Control review: Mid-century postmodernism

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It spoils nothing, I hope, to reduce a game as luxurious and uncanny as Control to just four words. Here goes, then: Hell is an office. Remedy’s latest takes place inside the Oldest House, the austere, echoing and inhumanly vast headquarters of the Federal Bureau of Control. The FBC is an agency that deals with unusual horrors and is, as of your arrival, in the process of being overwhelmed by them.

Unusual horrors are not actually that unusual in games, though, so the peculiar genius of Control is that its oddness often lurks in its workaday setting rather than the many dizzying glimpses into the void on offer. There is something wonderfully perverse about so many of the things I marvelled at in Control. Sure, here is a magical winter forest growing out of an old storage room, but look at how convincingly placed these snowfalls of Post-it notes are! I can throw desk chairs around with my mind, which is great, but it’s so much better when one of the desk chairs in question hits a wall of filing cabinets and the doors of the cabinets ripple, woozily, outwards and away from the point of impact! That I could watch pretty much forever.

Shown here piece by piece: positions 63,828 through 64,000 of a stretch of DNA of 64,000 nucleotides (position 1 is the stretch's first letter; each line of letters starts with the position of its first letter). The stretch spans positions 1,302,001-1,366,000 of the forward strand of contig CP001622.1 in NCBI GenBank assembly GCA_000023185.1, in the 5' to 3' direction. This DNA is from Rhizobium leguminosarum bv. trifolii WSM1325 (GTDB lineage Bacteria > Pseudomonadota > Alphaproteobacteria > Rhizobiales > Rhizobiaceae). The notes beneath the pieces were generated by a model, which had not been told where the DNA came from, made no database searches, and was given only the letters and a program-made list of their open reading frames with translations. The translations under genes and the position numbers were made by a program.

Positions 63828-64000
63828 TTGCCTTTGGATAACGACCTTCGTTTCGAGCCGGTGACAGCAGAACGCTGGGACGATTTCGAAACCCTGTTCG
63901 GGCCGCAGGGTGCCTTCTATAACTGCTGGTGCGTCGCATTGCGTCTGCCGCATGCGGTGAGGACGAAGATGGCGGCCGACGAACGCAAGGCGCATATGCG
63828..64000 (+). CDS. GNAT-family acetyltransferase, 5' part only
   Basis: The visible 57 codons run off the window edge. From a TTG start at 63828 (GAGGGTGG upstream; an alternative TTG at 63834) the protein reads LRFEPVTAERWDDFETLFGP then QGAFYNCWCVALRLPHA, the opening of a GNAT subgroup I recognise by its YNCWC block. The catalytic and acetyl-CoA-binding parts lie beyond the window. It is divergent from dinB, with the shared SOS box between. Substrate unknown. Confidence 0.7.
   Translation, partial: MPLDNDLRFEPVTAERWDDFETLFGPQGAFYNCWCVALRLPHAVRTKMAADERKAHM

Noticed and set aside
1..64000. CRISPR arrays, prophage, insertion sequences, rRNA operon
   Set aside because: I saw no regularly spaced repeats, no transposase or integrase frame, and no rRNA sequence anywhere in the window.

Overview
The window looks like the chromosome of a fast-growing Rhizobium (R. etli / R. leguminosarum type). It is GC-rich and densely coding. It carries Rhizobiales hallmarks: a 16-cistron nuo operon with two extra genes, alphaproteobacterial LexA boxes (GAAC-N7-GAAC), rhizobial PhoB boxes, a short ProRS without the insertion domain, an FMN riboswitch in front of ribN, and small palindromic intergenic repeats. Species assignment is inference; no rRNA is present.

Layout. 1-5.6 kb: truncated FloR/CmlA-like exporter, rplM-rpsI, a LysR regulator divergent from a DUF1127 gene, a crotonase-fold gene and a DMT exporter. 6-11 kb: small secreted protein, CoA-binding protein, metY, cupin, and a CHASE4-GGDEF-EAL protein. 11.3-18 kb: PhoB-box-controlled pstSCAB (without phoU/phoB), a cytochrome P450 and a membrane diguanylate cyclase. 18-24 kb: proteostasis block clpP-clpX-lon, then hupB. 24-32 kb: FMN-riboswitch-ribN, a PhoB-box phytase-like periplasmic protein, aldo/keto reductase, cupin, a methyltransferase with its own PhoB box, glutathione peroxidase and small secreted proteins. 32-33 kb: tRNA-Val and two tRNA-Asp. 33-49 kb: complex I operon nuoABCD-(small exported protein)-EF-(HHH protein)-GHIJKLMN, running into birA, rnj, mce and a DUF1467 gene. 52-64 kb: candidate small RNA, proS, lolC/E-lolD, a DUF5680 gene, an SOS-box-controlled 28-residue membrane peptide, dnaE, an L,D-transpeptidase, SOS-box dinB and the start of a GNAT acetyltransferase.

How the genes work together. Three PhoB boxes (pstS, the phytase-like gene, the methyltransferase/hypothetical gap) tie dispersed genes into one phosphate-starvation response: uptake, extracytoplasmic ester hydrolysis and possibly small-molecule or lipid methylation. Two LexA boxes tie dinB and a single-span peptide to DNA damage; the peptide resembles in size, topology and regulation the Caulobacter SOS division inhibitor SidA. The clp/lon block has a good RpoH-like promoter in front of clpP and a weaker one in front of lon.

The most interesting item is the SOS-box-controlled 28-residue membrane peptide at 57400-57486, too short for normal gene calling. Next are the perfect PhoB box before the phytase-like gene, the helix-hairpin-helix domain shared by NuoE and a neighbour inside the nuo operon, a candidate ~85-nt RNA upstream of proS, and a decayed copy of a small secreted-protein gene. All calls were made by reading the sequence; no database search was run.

This blend of the paranormal and the clerical works so well because offices are weird already. Testify! What are offices if not places where ill-matched strangers come together in the name of some nebulous and often deeply abstracted common cause? Offices are filled with monstera deliciosa and water coolers, but they are also filled with grudges and arcane rituals and human secrets and mysteries. Certain phrases act like incantations in offices: we’ve-always-done-it-this-way-that’s-why and only-Henry-knows-how-to-make-copies-on-both-sides-of-the-page-and-he’s-off-today.

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